Int J Sports Med 2013; 34(12): 1037-1042
DOI: 10.1055/s-0033-1337906
Physiology & Biochemistry
© Georg Thieme Verlag KG Stuttgart · New York

Cold Drink Attenuates Heat Strain during Work-rest Cycles

J.K. W. Lee
2   Department of Physiology, Yong Loo Lin School of Medicine, National ­University of Singapore, Singapore
Z. W. Yeo
2   Department of Physiology, Yong Loo Lin School of Medicine, National ­University of Singapore, Singapore
A.Q. X. Nio
3   Sport Science and Management, Nanyang Technological University, ­Singapore, Singapore
A.C. H. Koh
2   Department of Physiology, Yong Loo Lin School of Medicine, National ­University of Singapore, Singapore
Y. S. Teo
1   Defence Medical & Environmental Research Institute, DSO National ­Laboratories
L. F. Goh
2   Department of Physiology, Yong Loo Lin School of Medicine, National ­University of Singapore, Singapore
P.M. S. Tan
3   Sport Science and Management, Nanyang Technological University, ­Singapore, Singapore
C. Byrne
4   School of Sport and Health Sciences, University of Exeter, Exeter, United Kingdom
› Author Affiliations
Further Information

Publication History

accepted after revision 27 January 2013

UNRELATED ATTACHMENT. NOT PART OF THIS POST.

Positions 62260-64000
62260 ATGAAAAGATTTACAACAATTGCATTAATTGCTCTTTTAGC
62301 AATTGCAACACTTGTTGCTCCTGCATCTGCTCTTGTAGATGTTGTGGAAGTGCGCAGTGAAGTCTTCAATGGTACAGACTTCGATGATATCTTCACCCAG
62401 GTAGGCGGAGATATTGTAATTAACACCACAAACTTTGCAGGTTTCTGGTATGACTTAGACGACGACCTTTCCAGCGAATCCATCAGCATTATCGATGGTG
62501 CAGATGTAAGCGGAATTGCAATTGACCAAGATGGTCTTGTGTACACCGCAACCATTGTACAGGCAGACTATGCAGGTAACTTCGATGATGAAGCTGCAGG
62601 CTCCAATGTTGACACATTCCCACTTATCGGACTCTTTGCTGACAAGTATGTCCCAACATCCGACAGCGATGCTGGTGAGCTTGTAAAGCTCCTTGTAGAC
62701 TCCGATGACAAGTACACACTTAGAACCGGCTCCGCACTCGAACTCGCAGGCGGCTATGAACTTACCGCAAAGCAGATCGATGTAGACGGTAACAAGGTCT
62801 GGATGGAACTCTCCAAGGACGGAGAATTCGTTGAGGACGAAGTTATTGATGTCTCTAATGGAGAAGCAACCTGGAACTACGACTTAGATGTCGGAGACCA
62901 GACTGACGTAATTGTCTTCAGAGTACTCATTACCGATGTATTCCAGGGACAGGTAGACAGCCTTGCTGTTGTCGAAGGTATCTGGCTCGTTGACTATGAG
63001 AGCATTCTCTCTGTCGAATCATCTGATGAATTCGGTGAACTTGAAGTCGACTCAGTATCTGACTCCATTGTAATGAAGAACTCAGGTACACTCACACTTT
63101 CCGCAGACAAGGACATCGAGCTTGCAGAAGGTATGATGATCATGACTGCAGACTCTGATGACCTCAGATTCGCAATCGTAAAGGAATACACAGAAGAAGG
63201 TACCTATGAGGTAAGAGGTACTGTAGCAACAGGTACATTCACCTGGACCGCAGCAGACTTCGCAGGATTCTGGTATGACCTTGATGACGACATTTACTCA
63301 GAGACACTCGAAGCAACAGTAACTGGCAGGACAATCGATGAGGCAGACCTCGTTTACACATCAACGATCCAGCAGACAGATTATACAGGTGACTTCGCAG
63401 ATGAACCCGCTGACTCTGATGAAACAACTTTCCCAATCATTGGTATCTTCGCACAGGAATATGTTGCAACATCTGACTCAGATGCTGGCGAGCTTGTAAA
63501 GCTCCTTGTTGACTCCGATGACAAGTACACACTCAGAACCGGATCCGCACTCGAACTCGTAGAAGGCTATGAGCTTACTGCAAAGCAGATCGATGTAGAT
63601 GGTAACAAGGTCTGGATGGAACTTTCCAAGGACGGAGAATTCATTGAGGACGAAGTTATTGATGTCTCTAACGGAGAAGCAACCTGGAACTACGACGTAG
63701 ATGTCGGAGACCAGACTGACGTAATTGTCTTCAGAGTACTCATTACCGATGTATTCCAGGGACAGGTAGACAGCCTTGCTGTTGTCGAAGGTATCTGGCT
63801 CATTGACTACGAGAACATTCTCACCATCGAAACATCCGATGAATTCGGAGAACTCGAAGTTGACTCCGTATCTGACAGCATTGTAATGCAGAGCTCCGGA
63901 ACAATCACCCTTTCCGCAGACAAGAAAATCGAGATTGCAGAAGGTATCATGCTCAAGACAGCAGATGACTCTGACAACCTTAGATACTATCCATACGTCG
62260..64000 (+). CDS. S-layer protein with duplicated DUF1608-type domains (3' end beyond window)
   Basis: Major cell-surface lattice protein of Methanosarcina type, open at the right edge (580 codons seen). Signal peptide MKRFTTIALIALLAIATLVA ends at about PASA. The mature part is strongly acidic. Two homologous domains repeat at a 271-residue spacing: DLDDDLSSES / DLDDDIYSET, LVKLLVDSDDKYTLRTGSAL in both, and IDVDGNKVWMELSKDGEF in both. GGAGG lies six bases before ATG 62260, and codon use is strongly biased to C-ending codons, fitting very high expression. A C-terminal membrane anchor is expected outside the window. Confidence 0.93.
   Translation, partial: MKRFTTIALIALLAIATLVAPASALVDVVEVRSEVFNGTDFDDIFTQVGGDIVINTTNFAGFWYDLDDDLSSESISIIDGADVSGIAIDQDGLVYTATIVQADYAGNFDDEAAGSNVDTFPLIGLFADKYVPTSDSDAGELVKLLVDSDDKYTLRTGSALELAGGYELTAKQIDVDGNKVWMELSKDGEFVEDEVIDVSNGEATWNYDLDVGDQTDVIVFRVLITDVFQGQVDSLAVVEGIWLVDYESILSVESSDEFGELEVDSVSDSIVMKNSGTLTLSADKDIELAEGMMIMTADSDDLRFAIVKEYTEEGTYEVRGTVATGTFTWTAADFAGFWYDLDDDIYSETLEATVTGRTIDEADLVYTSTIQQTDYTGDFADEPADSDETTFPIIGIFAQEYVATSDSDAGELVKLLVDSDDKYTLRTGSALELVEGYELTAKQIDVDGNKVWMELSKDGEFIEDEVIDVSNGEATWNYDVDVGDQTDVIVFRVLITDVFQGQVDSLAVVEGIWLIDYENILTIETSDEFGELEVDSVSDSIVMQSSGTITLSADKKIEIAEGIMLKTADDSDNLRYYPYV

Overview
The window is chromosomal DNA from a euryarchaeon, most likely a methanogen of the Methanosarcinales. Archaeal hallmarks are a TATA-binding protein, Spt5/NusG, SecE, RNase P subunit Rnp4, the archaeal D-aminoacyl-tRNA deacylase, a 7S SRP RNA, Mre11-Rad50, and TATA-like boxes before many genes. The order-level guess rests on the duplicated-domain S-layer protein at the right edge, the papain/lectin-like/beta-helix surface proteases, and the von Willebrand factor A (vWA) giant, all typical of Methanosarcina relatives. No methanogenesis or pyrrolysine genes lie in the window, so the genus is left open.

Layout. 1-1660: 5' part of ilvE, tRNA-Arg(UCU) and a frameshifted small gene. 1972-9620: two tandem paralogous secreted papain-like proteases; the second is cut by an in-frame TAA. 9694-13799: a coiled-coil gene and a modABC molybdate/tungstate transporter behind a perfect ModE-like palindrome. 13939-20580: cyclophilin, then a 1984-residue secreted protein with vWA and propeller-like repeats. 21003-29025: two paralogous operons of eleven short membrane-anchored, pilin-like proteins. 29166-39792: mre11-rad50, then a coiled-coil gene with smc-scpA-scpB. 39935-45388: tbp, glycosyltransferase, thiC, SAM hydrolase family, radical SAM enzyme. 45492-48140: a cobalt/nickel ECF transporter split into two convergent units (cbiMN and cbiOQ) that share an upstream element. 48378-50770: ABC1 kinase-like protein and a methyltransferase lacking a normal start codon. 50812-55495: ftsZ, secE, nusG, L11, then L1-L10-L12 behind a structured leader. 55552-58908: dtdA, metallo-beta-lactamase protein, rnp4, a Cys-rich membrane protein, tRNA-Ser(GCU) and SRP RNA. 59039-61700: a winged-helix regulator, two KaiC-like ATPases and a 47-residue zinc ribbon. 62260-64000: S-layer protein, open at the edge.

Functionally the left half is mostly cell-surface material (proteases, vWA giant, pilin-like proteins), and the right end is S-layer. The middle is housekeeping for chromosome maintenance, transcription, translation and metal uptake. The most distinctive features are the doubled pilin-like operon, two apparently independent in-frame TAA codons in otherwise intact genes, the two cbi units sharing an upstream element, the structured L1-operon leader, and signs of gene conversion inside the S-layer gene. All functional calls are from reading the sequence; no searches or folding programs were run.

Publication Date:
13 May 2013 (online)


There is limited information on the ingestion of cold drinks after exercise. We investigated the thermoregulatory effects of ingesting drinks at 4°C (COLD) or 28°C (WARM) during work-rest cycles in the heat. On 2 separate occasions, 8 healthy males walked on the treadmill for 2 cycles (45 min work; 15 min rest) at 5.5 km/h with 7.5% gradient. Two aliquots of 400 mL of plain water at either 4°C or 28°C were consumed during each rest period. Rectal temperature (T re ), skin temperature (T sk ), heart rate and subjective ratings were measured. Mean decrease in T re at the end of the final work-rest cycle was greater after the ingestion of COLD drinks (0.5±0.2°C) than WARM drinks (0.3±0.2°C; P<0.05). Rate of decrease in T sk was greater after ingestion of COLD drinks during the first rest period (P<0.01). Mean heart rate was lower after ingesting COLD drinks (P<0.05). Ratings of thermal sensation were lower during the second rest phase after ingestion of COLD drinks (P<0.05). The ingestion of COLD drinks after exercise resulted in a lesser than expected reduction of T re . Nevertheless, the reduction in T re implies a potential for improved work tolerance during military and occupational settings in the heat.

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